I don't have any great appreciation for farmers who try to make their case to legislators so that it benefits farmers, or labor union bosses who try to make their case to legislators so that it benefits labor unions. But Moyers's narrative here -- that special-interest influence is somehow a uniquely conservative or Republican problem -- is so myopic as to be entirely distanced from reality. I accept that there is a problem with our political process in that it disproportionately favors special interest groups: but this isn't an ALEC problem. It's a problem that gets worse in direct proportion to the size of the government we have. It's highly unserious to suggest that it's confined to one political party, and indeed there is something to the idea that the problem would sharply diminish if we had a sharply smaller government.
posted by Mr. Justice at 12:15 PM on October 7, 2012 [2 favorites]


Wow, Mr. Justice, way to miss the point. The point is that it's a way to lobby without registering as a lobbyist or being subject to bans on lobbyist gifts to legislators. That other organizations do the same thing is irrelevant. Crying "but he does it too" is something I expect out of a five year old trying to get out of being punished because his brother didn't get caught, not grown ass people, and especially not my elected representatives.
posted by wierdo at 2:54 PM on October 7, 2012 [3 favorites]


Wierdo, I think that's a little too quick. Thanks for explaining to me what "the point is", but you don't seriously think that whenever I explain my views to a state legislator, I am therefore lobbying? Or do you? (Because if you do, you're wrong.) Do you even know what lobbying is?
posted by Mr. Justice at 4:17 PM on October 7, 2012 [2 favorites]


Fascinating stuff...and all the more so for the fact that I'd never even heard of ALEC. Helps to answer the question of how corporations can get so powerful when it's still a democracy and everybody gets one vote, right?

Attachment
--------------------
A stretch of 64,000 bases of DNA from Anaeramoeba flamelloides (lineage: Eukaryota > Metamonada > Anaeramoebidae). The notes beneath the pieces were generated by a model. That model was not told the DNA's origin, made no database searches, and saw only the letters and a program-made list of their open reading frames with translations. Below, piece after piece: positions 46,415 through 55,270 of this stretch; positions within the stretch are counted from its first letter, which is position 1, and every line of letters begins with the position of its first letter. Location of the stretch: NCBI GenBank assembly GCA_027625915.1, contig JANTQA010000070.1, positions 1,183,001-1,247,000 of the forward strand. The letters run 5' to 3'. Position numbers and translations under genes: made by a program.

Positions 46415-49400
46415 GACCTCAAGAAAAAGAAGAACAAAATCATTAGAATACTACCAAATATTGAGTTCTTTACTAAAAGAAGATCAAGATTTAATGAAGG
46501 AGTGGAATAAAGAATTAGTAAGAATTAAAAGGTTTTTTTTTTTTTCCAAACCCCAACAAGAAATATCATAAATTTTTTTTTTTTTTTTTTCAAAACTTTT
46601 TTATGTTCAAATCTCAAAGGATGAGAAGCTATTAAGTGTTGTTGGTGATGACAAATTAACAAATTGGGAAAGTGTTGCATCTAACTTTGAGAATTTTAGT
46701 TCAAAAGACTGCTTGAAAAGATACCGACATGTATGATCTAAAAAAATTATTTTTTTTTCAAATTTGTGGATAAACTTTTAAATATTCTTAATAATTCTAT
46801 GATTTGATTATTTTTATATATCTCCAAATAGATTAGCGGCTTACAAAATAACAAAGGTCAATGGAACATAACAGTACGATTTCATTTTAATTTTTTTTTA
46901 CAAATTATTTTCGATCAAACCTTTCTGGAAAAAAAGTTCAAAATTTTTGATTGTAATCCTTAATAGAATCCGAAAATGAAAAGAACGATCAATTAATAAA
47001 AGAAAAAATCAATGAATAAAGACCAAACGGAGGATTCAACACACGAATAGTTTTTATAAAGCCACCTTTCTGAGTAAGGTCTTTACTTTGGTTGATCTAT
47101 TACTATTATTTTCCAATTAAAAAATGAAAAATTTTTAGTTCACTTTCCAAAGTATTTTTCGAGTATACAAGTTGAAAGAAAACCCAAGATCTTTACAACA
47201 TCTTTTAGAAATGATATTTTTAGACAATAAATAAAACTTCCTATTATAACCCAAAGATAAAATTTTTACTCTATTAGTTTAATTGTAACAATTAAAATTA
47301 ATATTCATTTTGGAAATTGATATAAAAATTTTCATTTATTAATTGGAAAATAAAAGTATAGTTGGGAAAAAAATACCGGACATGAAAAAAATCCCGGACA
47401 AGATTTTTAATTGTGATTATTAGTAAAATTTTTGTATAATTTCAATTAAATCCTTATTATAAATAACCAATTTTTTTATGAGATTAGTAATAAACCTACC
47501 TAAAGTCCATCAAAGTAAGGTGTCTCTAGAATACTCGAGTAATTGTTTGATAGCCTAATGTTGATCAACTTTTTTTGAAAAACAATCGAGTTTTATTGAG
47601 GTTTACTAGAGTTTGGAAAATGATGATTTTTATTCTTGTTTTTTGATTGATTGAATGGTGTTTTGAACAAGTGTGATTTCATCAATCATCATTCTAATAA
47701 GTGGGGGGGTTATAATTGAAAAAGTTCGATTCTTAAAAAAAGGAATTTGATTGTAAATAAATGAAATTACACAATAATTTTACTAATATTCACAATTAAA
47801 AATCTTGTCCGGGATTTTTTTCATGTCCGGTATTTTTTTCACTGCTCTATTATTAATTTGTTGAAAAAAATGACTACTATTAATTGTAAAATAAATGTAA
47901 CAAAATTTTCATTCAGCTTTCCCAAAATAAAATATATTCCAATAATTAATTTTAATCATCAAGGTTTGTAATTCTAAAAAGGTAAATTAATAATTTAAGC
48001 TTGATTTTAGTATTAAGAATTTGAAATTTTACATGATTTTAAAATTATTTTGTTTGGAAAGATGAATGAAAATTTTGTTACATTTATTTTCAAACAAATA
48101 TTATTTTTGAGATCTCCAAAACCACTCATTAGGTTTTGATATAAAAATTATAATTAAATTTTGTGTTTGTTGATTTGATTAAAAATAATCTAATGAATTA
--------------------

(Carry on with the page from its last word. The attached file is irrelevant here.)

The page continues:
posted by ecourbanist at 10:47 AM on October 8, 2012


Mr. Justice: "you don't seriously think that whenever I explain my views to a state legislator, I am therefore lobbying?"

Yeah, I seriously think that if you're getting paid to tell a legislator about someone else's view (even one you share) you're lobbying. If you're giving a legislator dinner or giving them gifts while telling him or her about your view, you're lobbying, even if you're not being paid. If the law disagrees, that just means it's loophole ridden and needs to be fixed.
posted by wierdo at 1:08 PM on October 8, 2012


@Weirdo: I am not trying to be rude about this, but if there are a bunch of farmers that go to a farmers' convention, eventually two things will happen. If there are enough farmers there, the first thing that will happen is that legislators will show up, and the second thing that will happen is that farmers will tell their views on matters of public affairs to legislators.

ALEC isn't a farmers' convention, but it is a conservatives' convention. People who share interests and who meet to discuss their views are not performing anything which is suspicious or dangerous as such.

Yeah, I seriously think that if you're getting paid to tell a legislator about someone else's view (even one you share) you're lobbying. If you're giving a legislator dinner or giving them gifts while telling him or her about your view, you're lobbying, even if you're not being paid. If the law disagrees, that just means it's loophole ridden and needs to be fixed.

I take your point, but the people who go there (who aren't legislators) are typically not getting paid to tell their views to legislators, or giving them gifts or dinners. There are plenty of college professors and nonprofit staffers who attend ALEC. These people aren't lobbyists. The loophole you are concerned about that you think "needs to be fixed" is called the First Amendment. Regulating the speech of people who aren't paid to influence the government is a big job.
posted by Mr. Justice at 2:52 PM on October 8, 2012 [1 favorite]


Ok, an organization that is paid by corporate sponsors to essentially pay legislators to sit around listening to a spiel on how great some corporate-sponsored legislation is isn't doing any lobbying at all. Nor are the people they have asked to come give such a speech.